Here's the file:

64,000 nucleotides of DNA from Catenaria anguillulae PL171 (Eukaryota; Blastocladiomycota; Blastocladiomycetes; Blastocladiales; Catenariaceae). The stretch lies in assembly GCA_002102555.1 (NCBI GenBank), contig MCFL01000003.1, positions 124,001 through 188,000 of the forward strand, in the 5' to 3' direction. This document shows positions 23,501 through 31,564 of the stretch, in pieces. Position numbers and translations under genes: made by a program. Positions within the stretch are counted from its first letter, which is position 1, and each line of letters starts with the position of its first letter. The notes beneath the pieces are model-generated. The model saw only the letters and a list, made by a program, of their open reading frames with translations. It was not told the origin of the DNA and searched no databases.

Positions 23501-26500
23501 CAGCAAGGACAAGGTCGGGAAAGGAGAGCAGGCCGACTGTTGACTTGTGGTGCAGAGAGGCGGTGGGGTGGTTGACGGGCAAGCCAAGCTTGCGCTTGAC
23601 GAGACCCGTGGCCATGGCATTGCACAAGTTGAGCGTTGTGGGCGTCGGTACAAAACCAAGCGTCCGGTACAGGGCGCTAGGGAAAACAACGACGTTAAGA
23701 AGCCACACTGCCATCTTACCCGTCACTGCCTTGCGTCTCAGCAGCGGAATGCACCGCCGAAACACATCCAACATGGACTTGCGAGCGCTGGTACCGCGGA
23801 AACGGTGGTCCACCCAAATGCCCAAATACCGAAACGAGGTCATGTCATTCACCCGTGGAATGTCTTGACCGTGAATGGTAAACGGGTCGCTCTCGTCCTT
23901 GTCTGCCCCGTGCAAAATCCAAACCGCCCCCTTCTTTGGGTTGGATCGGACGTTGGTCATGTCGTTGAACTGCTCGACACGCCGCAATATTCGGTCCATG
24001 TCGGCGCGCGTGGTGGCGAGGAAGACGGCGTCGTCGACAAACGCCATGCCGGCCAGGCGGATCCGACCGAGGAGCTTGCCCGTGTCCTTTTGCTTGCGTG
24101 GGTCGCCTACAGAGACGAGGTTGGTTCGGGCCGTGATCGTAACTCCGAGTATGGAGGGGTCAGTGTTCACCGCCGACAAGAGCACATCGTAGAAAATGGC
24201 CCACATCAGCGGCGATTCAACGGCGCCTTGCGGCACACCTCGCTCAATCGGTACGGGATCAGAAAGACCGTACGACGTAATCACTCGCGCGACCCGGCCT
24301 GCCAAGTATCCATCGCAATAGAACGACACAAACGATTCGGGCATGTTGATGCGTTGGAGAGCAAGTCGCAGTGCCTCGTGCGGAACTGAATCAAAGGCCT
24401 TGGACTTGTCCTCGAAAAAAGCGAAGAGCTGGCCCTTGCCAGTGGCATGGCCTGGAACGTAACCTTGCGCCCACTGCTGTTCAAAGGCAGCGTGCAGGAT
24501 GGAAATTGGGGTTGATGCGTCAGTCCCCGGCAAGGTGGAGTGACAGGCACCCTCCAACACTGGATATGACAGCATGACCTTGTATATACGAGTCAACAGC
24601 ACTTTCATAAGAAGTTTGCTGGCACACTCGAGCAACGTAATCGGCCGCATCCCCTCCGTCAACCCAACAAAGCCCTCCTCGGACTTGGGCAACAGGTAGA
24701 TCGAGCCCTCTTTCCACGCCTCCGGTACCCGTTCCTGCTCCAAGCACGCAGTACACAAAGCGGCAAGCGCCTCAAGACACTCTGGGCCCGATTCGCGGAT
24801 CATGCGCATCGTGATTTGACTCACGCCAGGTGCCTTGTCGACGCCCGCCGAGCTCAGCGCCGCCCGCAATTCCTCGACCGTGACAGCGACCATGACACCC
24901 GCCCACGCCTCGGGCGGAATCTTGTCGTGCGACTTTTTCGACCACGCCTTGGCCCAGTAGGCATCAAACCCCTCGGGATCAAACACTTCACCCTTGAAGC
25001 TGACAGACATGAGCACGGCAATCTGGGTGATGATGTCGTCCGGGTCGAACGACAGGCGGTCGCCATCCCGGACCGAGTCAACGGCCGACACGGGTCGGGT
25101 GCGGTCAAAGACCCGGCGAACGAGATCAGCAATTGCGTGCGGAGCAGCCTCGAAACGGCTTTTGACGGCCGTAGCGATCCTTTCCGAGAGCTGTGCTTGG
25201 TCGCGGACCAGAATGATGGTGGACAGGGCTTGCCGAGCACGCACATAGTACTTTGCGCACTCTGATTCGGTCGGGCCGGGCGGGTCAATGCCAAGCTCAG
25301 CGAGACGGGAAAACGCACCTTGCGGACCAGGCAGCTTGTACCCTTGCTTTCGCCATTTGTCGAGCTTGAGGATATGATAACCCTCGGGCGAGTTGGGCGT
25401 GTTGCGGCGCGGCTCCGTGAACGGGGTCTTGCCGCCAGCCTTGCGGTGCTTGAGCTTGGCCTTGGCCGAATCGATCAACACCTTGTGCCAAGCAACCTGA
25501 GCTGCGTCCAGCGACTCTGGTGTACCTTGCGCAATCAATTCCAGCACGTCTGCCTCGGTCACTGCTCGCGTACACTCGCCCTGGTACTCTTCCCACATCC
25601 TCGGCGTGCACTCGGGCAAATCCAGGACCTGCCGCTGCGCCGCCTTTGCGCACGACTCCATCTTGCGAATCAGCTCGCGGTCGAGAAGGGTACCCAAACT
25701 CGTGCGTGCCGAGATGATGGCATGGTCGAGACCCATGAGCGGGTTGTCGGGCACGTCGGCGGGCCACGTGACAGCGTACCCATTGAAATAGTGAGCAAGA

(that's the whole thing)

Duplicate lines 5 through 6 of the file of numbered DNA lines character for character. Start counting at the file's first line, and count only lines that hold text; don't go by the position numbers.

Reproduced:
23701 AGCCACACTGCCATCTTACCCGTCACTGCCTTGCGTCTCAGCAGCGGAATGCACCGCCGAAACACATCCAACATGGACTTGCGAGCGCTGGTACCGCGGA
23801 AACGGTGGTCCACCCAAATGCCCAAATACCGAAACGAGGTCATGTCATTCACCCGTGGAATGTCTTGACCGTGAATGGTAAACGGGTCGCTCTCGTCCTT